Rowe says she drew upon scene-study techniques learned in acting to connect the concept of caring about the environment to a tangible object like a shopping bag. “As an actor, if you can associate an action with an activity, it goes deeper,” she says. For instance, an actor might demonstrate anger in a scene by jamming keys into a door or violently doing dishes. In the same way, “we picked a consumer product because it’s literally something you can put your hands on.”

These days, following the pandemic, Rowe is re-starting her business, which is a certified B Corp. Last year, when revenue dropped 70%, she tapped into a Personal Paycheck Program loan to keep afloat. While her staff is small — just five people, plus a contingent of consultants — she was forced to lay off an employee. “Covid knocked the wind out of me after being in business for 30 years,” she says. 

She has kept herself busy (and reduced stress) by hiking, walking the dog and painting — “all the things middle-aged women do,” she says, again with a laugh. “I haven’t quite started a pottery class but I’m tempted.”
But orders are slowly coming back — in fact, King Arthur Flour, which has seen a spike in sales thanks to pandemic baking, recently placed an order for 40,000 drawstring bags for its “Bake for Good” student program. And Rowe is hopeful that Green New Deal proposals in Washington will raise further environmental awareness. She’d like to potentially “hand over the keys” perhaps to a partner or buyer down the road. “What I set out to do, I did,” she says. “I sparked a conversation. That [is] my legacy.”

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Read Full Transcript

SHARON: Everyone should have access to clean air and clean water, be able to go to parks where there's no trash, be able to go to the ocean and not have garbage and be able to breathe.

TITLE: Sharon Rowe – Founder + CEO – Eco-Bags Products – Croton, New York

SHARON: When I started Eco Bags, there was no research or knowledge of a plastic problem. There was no conversation about producing sustainably. We just wanted to give people an option so they wouldn't have to create as much trash. We wanted to create products that matter and that shift culture.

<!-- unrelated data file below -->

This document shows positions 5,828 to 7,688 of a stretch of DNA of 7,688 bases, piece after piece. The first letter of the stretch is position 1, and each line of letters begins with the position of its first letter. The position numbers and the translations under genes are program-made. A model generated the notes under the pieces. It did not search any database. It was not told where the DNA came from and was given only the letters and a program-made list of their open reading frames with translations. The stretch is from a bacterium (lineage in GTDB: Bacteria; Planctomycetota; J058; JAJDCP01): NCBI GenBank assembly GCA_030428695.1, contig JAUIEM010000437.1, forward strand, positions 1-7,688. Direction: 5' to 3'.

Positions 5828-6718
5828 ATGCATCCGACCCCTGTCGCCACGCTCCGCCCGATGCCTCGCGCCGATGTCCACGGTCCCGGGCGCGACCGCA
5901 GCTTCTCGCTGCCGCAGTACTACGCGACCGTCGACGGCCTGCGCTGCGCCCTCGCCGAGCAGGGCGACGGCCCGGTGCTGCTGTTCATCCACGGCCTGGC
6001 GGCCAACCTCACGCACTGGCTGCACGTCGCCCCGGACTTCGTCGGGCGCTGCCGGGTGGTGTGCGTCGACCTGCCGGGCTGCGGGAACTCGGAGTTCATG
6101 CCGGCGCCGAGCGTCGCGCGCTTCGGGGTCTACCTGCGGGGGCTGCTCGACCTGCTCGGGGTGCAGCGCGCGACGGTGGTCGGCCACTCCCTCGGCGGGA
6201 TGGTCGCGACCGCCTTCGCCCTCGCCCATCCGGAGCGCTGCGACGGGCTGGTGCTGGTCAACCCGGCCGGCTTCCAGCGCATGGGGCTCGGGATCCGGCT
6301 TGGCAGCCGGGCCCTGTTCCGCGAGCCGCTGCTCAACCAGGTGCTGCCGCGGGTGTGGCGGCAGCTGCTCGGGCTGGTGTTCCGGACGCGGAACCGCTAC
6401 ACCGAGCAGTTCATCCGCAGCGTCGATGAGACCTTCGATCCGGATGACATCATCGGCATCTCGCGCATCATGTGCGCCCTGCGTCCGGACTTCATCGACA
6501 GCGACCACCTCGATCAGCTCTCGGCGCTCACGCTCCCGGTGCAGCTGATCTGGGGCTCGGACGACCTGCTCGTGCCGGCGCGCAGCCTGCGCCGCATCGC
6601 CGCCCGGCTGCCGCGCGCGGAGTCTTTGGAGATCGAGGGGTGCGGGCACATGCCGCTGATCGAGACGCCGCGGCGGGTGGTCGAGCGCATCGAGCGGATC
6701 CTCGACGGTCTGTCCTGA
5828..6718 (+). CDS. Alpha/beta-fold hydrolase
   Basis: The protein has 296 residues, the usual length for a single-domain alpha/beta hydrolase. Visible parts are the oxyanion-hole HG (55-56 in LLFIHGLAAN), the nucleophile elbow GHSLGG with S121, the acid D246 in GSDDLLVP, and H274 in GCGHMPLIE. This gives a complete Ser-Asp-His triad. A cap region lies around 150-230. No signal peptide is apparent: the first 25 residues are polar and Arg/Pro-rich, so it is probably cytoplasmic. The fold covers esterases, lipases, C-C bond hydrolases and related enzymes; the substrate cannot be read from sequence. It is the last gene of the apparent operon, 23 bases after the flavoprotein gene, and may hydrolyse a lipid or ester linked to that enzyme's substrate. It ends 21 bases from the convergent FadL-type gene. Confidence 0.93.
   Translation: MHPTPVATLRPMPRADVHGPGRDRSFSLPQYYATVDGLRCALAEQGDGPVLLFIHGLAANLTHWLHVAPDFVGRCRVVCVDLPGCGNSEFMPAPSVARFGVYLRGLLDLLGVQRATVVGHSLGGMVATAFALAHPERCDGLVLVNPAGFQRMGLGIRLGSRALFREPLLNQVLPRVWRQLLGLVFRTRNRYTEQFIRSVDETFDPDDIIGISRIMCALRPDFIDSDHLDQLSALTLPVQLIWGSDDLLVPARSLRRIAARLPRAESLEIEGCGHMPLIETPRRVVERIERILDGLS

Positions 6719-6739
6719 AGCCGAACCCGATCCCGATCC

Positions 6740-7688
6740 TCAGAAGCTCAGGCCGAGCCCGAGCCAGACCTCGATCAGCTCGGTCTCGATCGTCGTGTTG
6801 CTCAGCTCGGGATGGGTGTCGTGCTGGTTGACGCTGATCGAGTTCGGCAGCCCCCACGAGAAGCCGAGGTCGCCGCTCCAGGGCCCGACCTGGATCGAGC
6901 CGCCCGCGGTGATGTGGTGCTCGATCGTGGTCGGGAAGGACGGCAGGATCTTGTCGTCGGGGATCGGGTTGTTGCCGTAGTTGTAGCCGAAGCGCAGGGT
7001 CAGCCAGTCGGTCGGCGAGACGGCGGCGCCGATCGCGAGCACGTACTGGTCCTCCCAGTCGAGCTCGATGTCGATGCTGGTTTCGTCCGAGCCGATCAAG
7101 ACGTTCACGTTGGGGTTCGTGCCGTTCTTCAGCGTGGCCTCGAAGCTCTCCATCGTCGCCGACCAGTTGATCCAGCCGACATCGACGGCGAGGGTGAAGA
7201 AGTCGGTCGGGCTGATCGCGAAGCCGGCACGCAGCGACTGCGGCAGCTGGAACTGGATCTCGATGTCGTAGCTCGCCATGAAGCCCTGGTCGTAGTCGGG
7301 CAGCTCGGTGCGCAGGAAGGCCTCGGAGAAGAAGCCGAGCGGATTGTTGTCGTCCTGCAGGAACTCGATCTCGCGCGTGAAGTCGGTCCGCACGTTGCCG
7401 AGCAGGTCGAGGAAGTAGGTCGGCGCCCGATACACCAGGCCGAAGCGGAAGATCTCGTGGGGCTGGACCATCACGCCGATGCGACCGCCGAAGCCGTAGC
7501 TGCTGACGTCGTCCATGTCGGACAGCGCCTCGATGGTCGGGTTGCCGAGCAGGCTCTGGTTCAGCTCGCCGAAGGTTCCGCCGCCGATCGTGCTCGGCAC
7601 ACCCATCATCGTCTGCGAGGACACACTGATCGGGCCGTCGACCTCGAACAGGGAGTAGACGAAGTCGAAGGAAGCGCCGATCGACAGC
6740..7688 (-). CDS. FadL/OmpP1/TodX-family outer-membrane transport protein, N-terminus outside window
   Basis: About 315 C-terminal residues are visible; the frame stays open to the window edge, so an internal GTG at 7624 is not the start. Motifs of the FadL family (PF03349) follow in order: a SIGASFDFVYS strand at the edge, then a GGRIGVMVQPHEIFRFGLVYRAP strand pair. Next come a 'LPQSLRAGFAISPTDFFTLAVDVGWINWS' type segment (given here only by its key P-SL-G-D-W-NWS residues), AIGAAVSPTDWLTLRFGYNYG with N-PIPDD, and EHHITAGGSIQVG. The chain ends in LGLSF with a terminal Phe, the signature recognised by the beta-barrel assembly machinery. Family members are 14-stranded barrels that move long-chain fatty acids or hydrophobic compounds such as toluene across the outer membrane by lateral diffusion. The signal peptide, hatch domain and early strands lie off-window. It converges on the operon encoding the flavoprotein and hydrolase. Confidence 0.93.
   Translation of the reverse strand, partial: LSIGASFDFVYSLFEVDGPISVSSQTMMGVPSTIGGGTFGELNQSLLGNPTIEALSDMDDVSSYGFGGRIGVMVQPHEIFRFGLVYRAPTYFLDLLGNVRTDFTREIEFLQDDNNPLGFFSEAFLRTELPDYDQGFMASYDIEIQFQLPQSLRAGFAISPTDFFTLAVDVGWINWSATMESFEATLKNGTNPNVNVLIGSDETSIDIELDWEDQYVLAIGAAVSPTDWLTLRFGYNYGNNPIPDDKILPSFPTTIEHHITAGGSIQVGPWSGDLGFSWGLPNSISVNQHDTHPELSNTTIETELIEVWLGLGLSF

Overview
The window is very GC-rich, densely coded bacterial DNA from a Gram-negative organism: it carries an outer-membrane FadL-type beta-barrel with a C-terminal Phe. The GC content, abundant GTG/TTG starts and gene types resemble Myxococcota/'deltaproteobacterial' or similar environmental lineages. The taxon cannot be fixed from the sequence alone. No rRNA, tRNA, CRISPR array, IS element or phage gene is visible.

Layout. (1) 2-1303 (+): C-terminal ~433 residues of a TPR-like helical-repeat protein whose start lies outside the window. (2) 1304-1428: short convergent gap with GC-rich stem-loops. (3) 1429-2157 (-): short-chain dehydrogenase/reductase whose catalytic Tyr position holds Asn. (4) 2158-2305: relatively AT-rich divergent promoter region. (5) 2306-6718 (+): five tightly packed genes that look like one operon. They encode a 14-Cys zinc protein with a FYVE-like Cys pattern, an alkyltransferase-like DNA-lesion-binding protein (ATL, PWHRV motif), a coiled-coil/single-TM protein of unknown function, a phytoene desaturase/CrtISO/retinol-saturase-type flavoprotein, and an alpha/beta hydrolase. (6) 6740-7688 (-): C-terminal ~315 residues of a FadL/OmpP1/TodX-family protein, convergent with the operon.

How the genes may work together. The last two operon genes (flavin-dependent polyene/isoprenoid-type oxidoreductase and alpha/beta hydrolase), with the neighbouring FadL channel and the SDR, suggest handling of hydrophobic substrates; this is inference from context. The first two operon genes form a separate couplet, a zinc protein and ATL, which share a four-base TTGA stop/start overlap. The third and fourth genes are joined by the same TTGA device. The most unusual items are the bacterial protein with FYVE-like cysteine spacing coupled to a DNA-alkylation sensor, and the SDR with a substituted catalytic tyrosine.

SUE (FROM TAPE): All that in a bag.
SHARON (FROM TAPE): All that in the bag.

SHARON: There's the filet, there's canvas bags, there’s certified organic, there’s recycled, there's bread bags, things with zippers, things with buttons. There's over the shoulder, there's a million variations.

TEXT: Sharon grew up in Connecticut and wanted to be an actor.

TEXT: In 1981 she moved to New York City to pursue her dream.

SHARON: I learned how to deal with “No” a lot. I did a lot of “job jobs,” I called them. I learned what it was like to be a woman looking for work in New York City. Not great.

TEXT: By 1989, Sharon was living uptown, married with her first child.

SHARON: There was just so much garbage in the street. And what I noticed specifically: it was plastic bags. There were plastic bags in the street, clogging the gutters, stuck in the trees; but I had no alternative to bring my groceries home. And I thought, "There's got to be another way."

TEXT: Sharon had seen string bags when she was traveling in Europe.

SHARON: I looked all over the United States for manufacturing for what I wanted, specifically the string bag, the filet bag. I came up empty.

TEXT: Sharon eventually found a supplier in Germany.

TEXT: With $2,000 in savings, and a handful of credit cards, she founded Eco-Bags Products in 1989.

SHARON: I found out about Earth Day 1990. I set up a table on Sixth Avenue with all my bags and we sold out like, in four hours. We were selling hand over fist.

TEXT: Sharon built the business slowly to have time for her family.

TEXT: She moved production to a manufacturer in India.

SHARON: Working with India has been phenomenal. We found some really amazing, honest, hardworking people who are really invested in their community and the work that they provide for people.

TEXT: By 2008 company sales were around $800,000 a year.

TEXT: Then Sharon managed to get her products placed on the Oprah Winfrey Show.

SHARON: Our reusable bag Eco-Bag was displayed on a table. Oprah walked by and said, "Well, that's a really good idea. Bring your own bag to the store. Why use single-use and toss bags?" Our sales basically tripled overnight, phones wouldn't stop ringing. We didn't even have enough inventory.

TEXT: Sales soared to nearly $3 million a year.

TEXT: By 2020 Sharon had 7 full-time staff.

TEXT: Then everything skidded to a halt as Covid raced around the world.

SHARON: It's March 13th, and we leave the office, and that was it. I came home and I was in a fog. My heart, every thing hurt.

SHARON: I'd been through the recession so I knew that you have to act fast and be very deliberate and just figure it out. But no orders were coming in. So what did we do? I started working on all the financial pieces and taking care of that.

TEXT: Revenues dropped 70 percent.

SHARON: I think for the first month..."What was going to happen?" We just started hiking a lot. We went out, my dog would look at me like, "Another walk?"

TEXT: As the U.S. starts emerging from the pandemic, orders are slowly coming back.

SHARON: People are bringing their own bags. They're thinking. People are thinking. It's not just about the bag. It's about the bag and it's about everything you put in the bag. It's about making thoughtful decisions. What I set out to do, I did; I sparked a conversation. And that is my legacy.